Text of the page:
GBA Logo horizontal Facebook LinkedIn Email Pinterest Twitter Instagram YouTube Icon Navigation Search Icon Main Search Icon Video Play Icon Plus Icon Minus Icon Picture icon Hamburger Icon Close Icon Sorted

Community and Q&A

Maintaining Inward Drying Potential with Exterior Insulation Retrofit

Jonny_H | Posted in General Questions on

Zone 5A, and yes I’ve seen the tables in the oft-mentioned ABTG report ( and Martin’s recent article ( Partial interior and exterior retrofit of a 1950’s house, looking at continuous exterior insulation — unfortunately mineral wool boards seem to be expensive and unobtanium at the moment, and wood fiber even more so, which basically leaves me with polyiso (XPS out on environmental grounds, EPS on fire / safety). 

So, from the studs out, the wall stackup looks like:
-Existing 1x pine board sheathing
-New air barrier (Solitex Adhero or Majvest SA?)
-3″ of polyiso in 2 layers, taped seams.  Outer layer detailed as WRB (or is it better to be “belt, suspenders, and clean underwear” and use another membrane product here?)
-The usual 3/4″ rainscreen furring and wood siding of some sort
– Windows installed as “outies” integrated with the outer-surface-of-foam WRB.

On the areas that are fully gutted for interior remodel, I think I can maintain sufficient interior drying potential as recommended when using relatively impermeable exterior insulation.  From the sheathing in:
-2×4 stud cavity with dense-pack cellulose or mineral wool batts
-Intello membrane
-5/8″ drywall or veneer plaster system
-An appropriately vapor open interior finish (paint or tinted plaster)

However, there are a few areas that I’m having trouble understanding the best approach for:

Areas where interior will remain — Wall stackup is:
-2×4 stud cavity with dense-pack cellulose (inconsistent quality)
-Rocklath and 3-coat plaster
-60 years worth of various paints (some oil-based)
Will either the lack of good air sealing on the interior layer, or the lack of vapor permeability due to the old paints, cause issues when paired with a new exterior air barrier and low-permeability rigid insulation?

New bathroom — Walls will be partially tiled, and unfortunately the tub / shower is partially on an exterior wall and will be fully tiled.  So, wall stackup will include tile backer board and tile, and I think these walls should be as vapor impermeable as possible to prevent outward drive from the shower. (In the “occupant behavior” category, my wife also enjoys steamy showers without the vent fan being on.)  However, if I have a vapor barrier and a big moisture source on the interior, and impermeable exterior insulation, it sounds like a recipe for problems.  Thoughts on the best approach here?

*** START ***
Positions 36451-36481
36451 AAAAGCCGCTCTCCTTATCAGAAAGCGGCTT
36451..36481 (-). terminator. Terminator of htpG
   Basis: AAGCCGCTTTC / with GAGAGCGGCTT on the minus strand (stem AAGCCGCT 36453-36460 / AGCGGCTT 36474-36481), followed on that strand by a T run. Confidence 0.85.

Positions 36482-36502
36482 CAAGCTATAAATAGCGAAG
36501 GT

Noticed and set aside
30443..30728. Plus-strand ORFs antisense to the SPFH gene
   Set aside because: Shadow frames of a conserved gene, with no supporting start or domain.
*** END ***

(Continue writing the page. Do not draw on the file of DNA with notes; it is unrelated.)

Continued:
Sill plate / rim joist area — As far as I can tell, there is no capillary break, and the sill plate is untreated, but in generally good condition.  I’ve seen details that involve cut&cobble or spray foam on the interior and a small layer of mineral wool board on the exterior (instead of the rigid foam on the rest of the wall), and I’ve seen details involving mineral wool batts or other permeable insulation on the interior .  I’ve also seen references indicating that the only “right” way to do it is jack up the whole house and insert a capillary break.  Thoughts here? Thanks!

GBA Prime

Join the leading community of building science experts

Become a GBA Prime member and get instant access to the latest developments in green building, research, and reports from the field.


  1. Jon R | | #1

    > steamy showers without the vent fan ... Thoughts?

    If you can get away with it, wire the vent fan to a switch and a parallel humidistat.

    > lack of vapor permeability ... and low-permeability rigid insulation?

    Walls that can't dry well in either direction are, in some ways, less robust than ones with better drying. Consider using vapor permeable polyiso to retain some outward drying.

    Slight positive building pressure in Summer and slight negative in Winter has a large effect on wall moisture in marginal assemblies. Perhaps a good backup plan.

    Monitor wall moisture before taking post construction corrective action. Replacing spouses is expensive.

    1. Jonny_H | | #3

      > If you can get away with it...
      Funny, I tried installing a little combination humidistat / timer bathroom fan controller in our old bathroom. It lasted a couple days before she made me disable the humidistat function -- apparently "cold air" circulating when one is showering is unhealthy.

      > Consider using vapor permeable polyiso...